Based on the equations derived in the methodology section, a computer aided manufacturing (CAM) software written in C++ was developed to generate the roughing and finishing tool paths. A screenshot of the software is shown in Figure 2. The software creates tool paths from gear generalized geometry parameters pitch radius, pressure angle, face width, helix angle, and the number of teeth. The tool geometry section in the software is used to define rt in Equation 12 and to calculate the speeds and feeds. Variables Cα and Cβ can be changed to vary the crowning shape. A simulation module, shown in Figure 3, was also developed to visualize and simulate the generated tool path by using a C++ library called a visualization toolkit (VTK) [12] as the graphics backend.

Figure 2: Screenshot of the CAM software for generating the tool paths for gear machining.
Figure 3: Screenshot of the simulation module of the CAM software.

3.1 Generation of Roughing Tool Paths

Using the surface normal and tool orientation during engagement between the tool and the gear’s flank- surfaces based on Equation 11, linear interpolation between the right-flank and left-flank paths are generated to create the roughing paths. The roughing paths are shown in Figure 4. To use the full length of the cutter’s flutes, a less than 15% radial immersion is kept throughout the roughing path to avoid chatter and extend the life of the tool.

Figure 4: Roughing path simulation as cutter travels along tooth’s exterior material.

3.2 Generation of Finishing Tool Paths

Paths that intersect the gear’s surface are deleted from the path array. Figure 5a shows a screenshot of the finishing paths. The internal gears surface is shown in ocean blue, the addendum and dedendum circles are shown in the blue inner circle and blue outer circle, respectively; the base circle is shown in red, and the pitch circle is in black. The orange trajectories show the engagement sections between the cutter and the gear’s surface. A more detailed depiction of the tool engagement can be seen in Figure 5b and Figure 5c.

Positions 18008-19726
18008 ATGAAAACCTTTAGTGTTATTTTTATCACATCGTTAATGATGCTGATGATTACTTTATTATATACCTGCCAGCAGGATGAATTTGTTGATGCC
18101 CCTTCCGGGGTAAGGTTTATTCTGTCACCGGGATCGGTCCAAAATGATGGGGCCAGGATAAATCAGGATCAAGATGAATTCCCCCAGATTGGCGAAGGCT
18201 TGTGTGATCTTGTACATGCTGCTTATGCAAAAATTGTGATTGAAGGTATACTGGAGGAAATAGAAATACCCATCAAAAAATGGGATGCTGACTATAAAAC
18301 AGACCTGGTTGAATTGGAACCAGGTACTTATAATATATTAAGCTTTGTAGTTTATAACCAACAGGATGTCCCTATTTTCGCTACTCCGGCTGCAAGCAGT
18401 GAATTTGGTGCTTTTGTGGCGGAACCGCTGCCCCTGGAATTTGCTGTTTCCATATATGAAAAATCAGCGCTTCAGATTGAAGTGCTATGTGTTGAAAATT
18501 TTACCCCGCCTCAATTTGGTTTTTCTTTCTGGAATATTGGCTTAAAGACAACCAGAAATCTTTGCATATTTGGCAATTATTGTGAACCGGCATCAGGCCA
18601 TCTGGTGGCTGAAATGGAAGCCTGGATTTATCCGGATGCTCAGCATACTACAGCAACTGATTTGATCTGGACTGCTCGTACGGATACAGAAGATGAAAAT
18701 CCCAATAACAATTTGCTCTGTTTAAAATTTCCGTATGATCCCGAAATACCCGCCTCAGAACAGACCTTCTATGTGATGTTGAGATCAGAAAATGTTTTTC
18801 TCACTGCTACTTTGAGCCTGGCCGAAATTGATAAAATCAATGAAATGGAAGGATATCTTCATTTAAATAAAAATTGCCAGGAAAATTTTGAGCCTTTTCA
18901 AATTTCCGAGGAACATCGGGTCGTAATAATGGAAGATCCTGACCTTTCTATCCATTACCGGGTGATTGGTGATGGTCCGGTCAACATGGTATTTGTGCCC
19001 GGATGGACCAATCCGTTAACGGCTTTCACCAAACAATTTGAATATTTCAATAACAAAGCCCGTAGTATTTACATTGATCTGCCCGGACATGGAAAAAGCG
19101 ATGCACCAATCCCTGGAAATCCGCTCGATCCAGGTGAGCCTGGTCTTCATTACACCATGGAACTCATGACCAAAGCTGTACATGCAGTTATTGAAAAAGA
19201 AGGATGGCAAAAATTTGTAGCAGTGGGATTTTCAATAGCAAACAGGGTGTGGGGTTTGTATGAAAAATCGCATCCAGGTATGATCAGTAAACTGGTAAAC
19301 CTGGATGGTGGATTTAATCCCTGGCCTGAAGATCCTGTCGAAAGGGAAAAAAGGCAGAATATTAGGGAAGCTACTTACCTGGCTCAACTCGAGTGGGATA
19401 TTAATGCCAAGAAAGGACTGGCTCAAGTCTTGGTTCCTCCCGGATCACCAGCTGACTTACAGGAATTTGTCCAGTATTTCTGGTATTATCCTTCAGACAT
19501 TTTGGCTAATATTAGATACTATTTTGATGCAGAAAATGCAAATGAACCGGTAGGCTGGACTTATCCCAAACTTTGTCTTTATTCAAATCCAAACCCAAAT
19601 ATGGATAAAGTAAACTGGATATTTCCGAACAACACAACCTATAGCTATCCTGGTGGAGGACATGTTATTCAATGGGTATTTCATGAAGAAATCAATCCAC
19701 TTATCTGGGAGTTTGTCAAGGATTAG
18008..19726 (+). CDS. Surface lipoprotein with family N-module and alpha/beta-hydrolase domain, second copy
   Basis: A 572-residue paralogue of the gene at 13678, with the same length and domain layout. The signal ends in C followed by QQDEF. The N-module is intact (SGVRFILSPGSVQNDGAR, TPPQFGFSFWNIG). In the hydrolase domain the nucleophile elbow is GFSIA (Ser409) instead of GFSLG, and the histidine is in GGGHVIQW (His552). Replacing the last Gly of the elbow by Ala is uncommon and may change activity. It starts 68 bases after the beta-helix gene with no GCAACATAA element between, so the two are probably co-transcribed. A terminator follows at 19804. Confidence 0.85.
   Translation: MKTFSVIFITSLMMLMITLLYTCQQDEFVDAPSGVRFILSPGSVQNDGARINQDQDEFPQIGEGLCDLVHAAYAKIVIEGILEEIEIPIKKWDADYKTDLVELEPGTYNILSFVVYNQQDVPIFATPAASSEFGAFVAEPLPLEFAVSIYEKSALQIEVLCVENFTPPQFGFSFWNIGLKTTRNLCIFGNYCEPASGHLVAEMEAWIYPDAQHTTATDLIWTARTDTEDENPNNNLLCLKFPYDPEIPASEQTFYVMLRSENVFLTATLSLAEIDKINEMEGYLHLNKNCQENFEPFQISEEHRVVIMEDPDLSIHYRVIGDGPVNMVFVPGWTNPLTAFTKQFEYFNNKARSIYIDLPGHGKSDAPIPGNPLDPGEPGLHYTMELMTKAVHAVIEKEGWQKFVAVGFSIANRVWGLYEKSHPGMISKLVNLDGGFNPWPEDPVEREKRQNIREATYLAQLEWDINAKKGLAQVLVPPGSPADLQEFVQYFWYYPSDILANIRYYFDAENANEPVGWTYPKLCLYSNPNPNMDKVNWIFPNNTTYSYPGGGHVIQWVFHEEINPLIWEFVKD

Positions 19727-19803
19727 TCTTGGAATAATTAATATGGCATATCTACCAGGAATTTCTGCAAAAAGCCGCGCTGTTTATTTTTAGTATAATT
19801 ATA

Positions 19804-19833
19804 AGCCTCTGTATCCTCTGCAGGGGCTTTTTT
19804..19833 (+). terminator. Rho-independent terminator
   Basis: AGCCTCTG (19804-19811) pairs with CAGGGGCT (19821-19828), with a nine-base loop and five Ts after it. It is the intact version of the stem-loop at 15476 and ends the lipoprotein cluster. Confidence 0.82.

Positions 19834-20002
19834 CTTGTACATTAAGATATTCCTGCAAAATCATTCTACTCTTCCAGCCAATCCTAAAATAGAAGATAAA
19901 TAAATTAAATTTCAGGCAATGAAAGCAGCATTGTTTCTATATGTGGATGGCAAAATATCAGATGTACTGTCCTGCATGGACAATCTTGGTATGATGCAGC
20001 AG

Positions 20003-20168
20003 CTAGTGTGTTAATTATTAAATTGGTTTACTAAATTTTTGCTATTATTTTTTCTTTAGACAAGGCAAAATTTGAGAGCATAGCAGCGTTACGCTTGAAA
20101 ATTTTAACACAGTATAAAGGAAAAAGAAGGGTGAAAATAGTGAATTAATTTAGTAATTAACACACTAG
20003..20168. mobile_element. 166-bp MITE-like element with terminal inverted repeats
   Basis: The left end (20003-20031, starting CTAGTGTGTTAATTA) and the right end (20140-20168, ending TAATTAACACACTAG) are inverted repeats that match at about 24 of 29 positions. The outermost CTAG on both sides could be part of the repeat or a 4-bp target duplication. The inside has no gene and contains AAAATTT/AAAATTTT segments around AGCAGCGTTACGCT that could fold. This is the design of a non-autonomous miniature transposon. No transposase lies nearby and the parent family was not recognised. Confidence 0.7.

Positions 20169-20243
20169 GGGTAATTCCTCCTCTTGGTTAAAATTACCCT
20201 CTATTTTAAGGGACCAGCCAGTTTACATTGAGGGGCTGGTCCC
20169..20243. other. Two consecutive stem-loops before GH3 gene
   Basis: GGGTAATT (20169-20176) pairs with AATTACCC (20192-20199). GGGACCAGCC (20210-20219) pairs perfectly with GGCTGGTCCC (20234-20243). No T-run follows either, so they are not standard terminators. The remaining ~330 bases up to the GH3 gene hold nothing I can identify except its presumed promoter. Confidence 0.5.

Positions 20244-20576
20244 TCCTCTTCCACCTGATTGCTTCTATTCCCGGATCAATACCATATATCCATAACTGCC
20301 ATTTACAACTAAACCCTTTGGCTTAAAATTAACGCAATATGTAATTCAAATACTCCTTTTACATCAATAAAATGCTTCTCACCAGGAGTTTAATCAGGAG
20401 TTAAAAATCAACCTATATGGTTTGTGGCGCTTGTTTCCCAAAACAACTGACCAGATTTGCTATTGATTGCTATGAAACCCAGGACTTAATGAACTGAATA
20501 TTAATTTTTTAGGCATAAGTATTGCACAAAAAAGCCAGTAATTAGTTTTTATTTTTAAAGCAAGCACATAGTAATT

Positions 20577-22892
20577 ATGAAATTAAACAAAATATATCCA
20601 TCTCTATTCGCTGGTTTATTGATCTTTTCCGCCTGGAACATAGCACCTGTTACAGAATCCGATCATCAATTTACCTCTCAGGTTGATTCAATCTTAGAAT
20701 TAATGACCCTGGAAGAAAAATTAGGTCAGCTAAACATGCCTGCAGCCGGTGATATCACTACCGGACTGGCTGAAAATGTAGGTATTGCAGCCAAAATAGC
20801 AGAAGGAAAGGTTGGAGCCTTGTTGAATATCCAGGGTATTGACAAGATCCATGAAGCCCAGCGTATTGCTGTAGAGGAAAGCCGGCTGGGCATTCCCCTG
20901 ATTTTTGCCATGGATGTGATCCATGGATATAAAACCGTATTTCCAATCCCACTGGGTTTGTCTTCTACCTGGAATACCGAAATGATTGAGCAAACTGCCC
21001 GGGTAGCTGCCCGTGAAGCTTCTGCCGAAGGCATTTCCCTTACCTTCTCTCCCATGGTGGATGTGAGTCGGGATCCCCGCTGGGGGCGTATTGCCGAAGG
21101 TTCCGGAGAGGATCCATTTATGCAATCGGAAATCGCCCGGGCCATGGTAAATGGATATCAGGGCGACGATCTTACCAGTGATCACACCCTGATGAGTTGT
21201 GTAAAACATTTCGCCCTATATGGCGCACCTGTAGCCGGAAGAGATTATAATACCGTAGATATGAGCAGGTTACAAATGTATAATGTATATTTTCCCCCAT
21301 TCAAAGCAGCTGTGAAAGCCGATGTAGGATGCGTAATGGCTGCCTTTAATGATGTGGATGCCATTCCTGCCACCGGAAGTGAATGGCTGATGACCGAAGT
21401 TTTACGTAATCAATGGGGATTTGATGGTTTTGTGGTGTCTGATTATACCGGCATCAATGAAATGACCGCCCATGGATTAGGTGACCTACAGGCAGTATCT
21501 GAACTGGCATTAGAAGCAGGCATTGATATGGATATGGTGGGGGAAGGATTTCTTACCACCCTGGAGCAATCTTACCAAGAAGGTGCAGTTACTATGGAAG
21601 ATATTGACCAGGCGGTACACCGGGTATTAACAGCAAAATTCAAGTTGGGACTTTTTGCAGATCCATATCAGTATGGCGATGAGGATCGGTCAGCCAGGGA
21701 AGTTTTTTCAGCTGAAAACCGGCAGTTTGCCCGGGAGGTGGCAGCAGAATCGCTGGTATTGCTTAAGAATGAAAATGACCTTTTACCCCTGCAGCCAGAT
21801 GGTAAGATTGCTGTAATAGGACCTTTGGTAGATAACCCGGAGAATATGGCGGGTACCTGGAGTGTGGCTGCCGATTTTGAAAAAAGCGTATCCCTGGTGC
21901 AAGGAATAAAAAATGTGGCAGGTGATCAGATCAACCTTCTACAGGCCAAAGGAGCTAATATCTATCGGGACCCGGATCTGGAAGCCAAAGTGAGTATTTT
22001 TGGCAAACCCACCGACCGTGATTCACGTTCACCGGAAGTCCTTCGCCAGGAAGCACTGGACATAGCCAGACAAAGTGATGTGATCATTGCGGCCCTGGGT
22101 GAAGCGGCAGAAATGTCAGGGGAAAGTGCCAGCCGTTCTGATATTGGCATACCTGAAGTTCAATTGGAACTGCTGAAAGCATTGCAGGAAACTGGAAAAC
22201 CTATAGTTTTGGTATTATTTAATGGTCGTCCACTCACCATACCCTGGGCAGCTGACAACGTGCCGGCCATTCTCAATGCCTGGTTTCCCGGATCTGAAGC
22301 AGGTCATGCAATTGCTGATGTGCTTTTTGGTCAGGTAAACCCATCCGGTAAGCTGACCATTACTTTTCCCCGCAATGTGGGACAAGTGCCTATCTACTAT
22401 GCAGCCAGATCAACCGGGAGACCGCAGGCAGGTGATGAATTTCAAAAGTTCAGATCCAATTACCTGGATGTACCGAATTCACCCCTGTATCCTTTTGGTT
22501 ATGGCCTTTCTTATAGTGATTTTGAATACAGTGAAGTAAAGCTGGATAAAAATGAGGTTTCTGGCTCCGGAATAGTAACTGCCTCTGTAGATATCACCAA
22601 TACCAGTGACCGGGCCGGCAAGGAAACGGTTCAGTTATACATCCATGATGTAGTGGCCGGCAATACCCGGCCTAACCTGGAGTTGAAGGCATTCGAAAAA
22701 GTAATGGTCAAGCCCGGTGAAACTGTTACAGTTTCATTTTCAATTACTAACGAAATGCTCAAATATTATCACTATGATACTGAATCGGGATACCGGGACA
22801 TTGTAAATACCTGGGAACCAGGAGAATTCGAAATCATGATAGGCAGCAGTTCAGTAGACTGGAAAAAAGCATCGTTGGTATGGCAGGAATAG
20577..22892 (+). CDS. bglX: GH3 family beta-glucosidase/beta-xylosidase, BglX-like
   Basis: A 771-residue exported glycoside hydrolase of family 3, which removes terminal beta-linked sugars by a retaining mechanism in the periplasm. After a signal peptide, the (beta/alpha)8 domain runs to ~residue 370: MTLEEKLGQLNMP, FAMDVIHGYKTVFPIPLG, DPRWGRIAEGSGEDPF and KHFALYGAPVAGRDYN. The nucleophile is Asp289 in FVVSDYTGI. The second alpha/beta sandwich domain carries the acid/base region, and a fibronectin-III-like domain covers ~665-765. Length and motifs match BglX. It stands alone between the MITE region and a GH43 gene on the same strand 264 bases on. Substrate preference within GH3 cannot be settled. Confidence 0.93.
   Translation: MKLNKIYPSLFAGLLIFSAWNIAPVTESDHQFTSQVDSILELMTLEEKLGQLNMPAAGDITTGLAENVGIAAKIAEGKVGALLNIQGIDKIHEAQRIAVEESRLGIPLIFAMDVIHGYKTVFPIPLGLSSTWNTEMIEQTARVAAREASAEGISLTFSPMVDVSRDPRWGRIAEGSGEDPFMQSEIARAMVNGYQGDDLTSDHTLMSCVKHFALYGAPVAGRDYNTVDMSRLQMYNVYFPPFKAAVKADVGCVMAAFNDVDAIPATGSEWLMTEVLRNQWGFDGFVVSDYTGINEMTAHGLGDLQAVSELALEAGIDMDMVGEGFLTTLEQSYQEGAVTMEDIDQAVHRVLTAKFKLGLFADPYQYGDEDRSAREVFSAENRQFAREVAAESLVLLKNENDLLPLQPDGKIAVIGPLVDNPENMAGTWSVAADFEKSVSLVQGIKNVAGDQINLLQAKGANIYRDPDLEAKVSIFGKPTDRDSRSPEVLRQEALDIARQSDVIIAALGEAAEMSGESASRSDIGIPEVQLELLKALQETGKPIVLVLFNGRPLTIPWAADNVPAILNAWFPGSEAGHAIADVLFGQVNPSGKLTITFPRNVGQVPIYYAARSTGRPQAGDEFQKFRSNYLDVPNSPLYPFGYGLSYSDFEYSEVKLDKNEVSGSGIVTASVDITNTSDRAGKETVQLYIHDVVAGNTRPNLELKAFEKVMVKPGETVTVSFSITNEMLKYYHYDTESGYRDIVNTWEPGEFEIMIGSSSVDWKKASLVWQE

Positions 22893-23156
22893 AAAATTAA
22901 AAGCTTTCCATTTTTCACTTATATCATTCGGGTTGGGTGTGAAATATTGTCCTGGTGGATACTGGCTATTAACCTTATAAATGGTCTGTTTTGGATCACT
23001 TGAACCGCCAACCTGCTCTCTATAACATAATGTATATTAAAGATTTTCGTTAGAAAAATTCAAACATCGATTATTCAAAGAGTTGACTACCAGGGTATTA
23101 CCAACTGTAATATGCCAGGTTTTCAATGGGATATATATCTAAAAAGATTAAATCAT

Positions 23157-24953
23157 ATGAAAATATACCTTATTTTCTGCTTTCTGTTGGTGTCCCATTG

Figure 5: Finishing pass simulation as cutter travels along tooth surface; (a) camera angle 1, camera angle 2, (c) camera angle 3.

The right flank’s path has an extra sweep-and-twist move that removes material at the tooth tip to follow the generations principal along the tooth tip region. The motion can be seen more clearly in Figure 5b. The left-flank’s finishing path is not fully machined during the first operation as seen in Figure 5c; this is because as the tool approaches the tooth-tip region, the tool intersects the right flank before the tool is able to finish the left-clank surface using the generation principal. Once the first operation is finished, the gear is flipped over, and right-flank’s finished pass is repeated to finished cutting the region that is not reached by the first operation.

4 Experiment Results

An internal gear with crowning modification was machined on a desktop 5-axis CNC machine, shown in Figure 6, to validate the generated tool path. The machining result of the internal gear is shown in Figure 7a. The left and right flanks of the machined internal helical gear are shown in Figure 7b and 7c, respectively.

Figure 6: Setup of Pocket NC desktop 5-axis CNC machine for machining an internal helical gear.
Figure 7: Machined internal helical gear with crowning modification; (a) internal gear, (b) left flank, (c) right flank.

The tooth-tip region has a rough surface finish. A single flute end mill was used for the finishing pass, a ball end mill for the finished pass may fix the surface finish at the tool tip region as the simulation results do not provide any clue or reasoning behind the surface finish around the tip region. Further experimentation needs to be done to provide an acceptable finish around tool tip region.

The next steps would be to provide measurements evidence of the surface crowning using tactile and optical methods. Surface measurement would provide a map of surface deviations between the machined surfaces vs. the theoretical crowning surface and the machined surface vs. theoretical surface without crowning.

5 Summary and Outlook

A new method was developed in this article to generate and simulate tool paths for conventional 5-axis machines to create helical gears with crowning following the generation principle. Preliminary simulation results show the capability of the software to accomplish the task of generating the corresponding roughing and finishing tooth paths. An internal gear with crowning modification was machined to validate the proposed method. The machining result confirmed that the proposed method is feasible. In future work, tactile and optical measurements are planned to identify conventional and areal gear deviation parameters.